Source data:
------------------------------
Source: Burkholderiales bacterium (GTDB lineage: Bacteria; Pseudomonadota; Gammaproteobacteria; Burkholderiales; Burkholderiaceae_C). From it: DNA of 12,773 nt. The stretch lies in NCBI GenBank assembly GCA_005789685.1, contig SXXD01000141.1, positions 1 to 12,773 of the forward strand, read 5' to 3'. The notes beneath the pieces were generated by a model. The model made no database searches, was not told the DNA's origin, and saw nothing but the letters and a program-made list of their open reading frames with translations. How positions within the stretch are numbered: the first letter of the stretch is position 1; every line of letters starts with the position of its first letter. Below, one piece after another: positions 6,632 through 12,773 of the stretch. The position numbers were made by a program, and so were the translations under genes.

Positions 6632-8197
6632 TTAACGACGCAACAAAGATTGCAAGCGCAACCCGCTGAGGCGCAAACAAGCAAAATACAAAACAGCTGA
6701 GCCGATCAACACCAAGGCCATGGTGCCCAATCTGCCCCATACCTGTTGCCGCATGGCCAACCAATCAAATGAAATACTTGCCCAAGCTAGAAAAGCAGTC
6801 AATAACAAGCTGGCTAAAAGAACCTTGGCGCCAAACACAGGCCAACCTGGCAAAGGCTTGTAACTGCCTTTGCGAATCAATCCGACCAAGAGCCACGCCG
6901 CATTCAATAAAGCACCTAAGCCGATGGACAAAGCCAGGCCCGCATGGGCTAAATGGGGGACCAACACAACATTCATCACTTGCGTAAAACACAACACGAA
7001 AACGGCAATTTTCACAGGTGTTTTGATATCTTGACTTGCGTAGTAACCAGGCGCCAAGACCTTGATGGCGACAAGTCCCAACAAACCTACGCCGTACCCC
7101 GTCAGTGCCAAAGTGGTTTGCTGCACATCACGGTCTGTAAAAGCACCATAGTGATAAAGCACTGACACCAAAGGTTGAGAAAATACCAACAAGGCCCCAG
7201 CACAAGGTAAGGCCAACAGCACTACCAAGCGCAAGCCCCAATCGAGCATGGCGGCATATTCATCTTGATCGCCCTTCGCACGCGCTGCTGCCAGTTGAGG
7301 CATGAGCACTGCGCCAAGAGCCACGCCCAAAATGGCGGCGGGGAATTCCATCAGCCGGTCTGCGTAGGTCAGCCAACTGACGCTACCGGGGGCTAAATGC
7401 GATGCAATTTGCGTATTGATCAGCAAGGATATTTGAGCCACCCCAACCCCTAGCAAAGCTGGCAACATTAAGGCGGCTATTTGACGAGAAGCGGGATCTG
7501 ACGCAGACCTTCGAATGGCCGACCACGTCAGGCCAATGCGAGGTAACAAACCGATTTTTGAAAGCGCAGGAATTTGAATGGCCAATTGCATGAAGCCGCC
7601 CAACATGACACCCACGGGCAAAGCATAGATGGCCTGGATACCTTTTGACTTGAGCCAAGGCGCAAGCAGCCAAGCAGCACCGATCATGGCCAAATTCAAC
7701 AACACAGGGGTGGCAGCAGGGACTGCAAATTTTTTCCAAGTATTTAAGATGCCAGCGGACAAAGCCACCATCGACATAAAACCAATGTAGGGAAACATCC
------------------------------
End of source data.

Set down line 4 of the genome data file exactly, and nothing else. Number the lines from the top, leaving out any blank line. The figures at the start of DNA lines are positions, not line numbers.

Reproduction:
6701 GCCGATCAACACCAAGGCCATGGTGCCCAATCTGCCCCATACCTGTTGCCGCATGGCCAACCAATCAAATGAAATACTTGCCCAAGCTAGAAAAGCAGTC